The Tone Chasers

Amp Technology: How Sometimes the New Stuff Struggles To Be As Good As the Old Stuff 

It’s always a Catch-22 situation. They hate you if you’re the same, and they hate you if you’re different.


— Eddie Van Halen

Great Balls of Fire

In the 1950s, when the electric guitar and rock and roll were first taking off, Jerry Lee Lewis was told he should give up the piano and play guitar.  The guitar was latest thing, guitar players move around more, and the guitar was more exciting. 

Jerry Lee Lewis showed them the piano could be exciting. When he played Great Balls of Fire on the piano, he would stand up and kick the piano bench away and start dancing and rocking as he played keyboard.

It is still hard to beat Chuck Berry’s duck walk, Jimi Hendrix setting his guitar on fire, Pete Townsend smashing his guitar on stage, or T-bone Walker playing his guitar behind his head, but Jerry Lee Lewis managed to shake things up at the time.


By the late 1970s things had changed. Keyboards and synthesizer technology seemed to mimic any instrument, as well as produce new and different and modern sounds. The same type of people who told Jerry Lee Lewis the piano was dead now said the electric guitar was dead.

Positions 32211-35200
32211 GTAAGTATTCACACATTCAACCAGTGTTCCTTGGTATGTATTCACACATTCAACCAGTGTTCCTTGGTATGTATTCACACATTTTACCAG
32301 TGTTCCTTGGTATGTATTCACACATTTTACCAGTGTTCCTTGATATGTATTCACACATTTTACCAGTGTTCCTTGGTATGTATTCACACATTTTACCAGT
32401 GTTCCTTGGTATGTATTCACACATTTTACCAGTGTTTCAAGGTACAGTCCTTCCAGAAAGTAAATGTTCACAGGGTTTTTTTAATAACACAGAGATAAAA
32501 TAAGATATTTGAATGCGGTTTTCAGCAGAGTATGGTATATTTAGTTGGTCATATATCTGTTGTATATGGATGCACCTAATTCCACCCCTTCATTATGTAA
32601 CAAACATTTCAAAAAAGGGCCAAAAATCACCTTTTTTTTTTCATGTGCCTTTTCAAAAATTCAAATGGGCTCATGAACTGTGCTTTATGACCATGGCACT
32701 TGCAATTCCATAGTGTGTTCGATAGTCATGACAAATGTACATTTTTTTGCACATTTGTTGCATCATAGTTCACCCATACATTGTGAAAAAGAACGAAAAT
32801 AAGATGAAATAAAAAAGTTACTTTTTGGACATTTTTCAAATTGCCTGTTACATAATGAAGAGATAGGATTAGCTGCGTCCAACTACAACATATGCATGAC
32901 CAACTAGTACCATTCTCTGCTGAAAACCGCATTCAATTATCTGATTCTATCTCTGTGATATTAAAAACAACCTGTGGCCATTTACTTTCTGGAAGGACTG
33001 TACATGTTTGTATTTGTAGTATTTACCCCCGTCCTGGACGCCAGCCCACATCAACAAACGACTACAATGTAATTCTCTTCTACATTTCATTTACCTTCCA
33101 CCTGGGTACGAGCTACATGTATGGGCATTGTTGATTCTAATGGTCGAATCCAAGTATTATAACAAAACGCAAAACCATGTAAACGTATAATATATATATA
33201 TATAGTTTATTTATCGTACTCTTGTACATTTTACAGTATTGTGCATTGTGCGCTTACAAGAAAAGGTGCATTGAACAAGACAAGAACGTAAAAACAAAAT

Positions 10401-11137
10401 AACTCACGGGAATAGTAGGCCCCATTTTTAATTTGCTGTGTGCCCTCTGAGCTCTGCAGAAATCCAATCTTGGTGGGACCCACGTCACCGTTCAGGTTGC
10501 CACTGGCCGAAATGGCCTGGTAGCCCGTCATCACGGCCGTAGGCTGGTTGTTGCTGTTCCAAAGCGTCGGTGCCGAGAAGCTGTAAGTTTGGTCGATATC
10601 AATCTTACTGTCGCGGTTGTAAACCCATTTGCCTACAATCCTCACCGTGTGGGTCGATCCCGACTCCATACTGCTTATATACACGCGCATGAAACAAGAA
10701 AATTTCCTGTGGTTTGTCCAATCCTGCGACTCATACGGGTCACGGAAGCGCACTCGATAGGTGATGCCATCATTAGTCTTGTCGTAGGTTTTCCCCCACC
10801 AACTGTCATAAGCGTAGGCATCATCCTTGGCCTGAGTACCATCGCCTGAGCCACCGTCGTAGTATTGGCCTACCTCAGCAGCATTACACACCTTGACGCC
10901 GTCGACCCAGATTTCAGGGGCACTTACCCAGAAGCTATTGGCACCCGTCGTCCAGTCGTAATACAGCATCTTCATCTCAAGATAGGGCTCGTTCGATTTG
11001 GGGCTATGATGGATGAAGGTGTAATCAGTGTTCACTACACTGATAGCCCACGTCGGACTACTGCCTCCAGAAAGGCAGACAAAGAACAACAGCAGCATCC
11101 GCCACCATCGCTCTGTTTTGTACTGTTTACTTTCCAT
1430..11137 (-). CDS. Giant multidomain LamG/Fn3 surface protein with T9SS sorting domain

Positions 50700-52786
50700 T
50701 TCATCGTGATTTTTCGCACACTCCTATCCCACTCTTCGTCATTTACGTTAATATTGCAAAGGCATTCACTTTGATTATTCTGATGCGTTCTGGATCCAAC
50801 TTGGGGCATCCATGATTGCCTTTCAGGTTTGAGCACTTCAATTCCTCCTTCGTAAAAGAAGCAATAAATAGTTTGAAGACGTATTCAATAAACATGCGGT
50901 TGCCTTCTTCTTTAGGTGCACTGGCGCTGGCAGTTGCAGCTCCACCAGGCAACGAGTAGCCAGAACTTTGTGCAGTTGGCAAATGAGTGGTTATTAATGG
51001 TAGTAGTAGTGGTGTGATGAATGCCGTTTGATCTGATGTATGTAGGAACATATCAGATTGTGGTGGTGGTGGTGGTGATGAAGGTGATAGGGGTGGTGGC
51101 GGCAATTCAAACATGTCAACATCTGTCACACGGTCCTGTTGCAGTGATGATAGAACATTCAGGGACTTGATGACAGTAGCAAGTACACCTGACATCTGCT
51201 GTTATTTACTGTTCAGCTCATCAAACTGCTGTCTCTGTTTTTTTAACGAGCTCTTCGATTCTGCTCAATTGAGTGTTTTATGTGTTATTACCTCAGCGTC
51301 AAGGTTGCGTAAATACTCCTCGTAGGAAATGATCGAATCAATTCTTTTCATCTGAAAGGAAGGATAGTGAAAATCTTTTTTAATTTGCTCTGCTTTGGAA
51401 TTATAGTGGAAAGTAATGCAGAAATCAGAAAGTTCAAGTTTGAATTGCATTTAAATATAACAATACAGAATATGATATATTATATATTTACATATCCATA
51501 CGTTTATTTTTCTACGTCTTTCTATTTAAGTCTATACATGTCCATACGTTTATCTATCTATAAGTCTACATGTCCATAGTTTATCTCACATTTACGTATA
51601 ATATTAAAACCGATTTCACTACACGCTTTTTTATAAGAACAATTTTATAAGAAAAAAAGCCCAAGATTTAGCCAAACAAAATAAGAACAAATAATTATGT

In 1978, Van Halen released an album with the short instrumental track called Eruption.

In that track, Eddie Van Halen, played the guitar and made it sound like no one else had ever played it. He tapped the strings with his fingers in parts instead of just picking, he used the whammy bar to dive bomb notes, and he used amp distortion in a way that made the notes sing and do impossible things.  Eddie Halen has said many times that he considers himself a tone chaser.  In fact, the story behind music technology is often a back and forth between the technology chasing the tone and the tone chasing the technology.

Fender & Guitar Amp Technology

In 1938 Leo Fender opened a radio repair shop. Leo Fender would go on develop a number of inventions and designs related to amplifiers and electric guitars. Two of the three most common electric guitar body designs today are based on designs by Fender.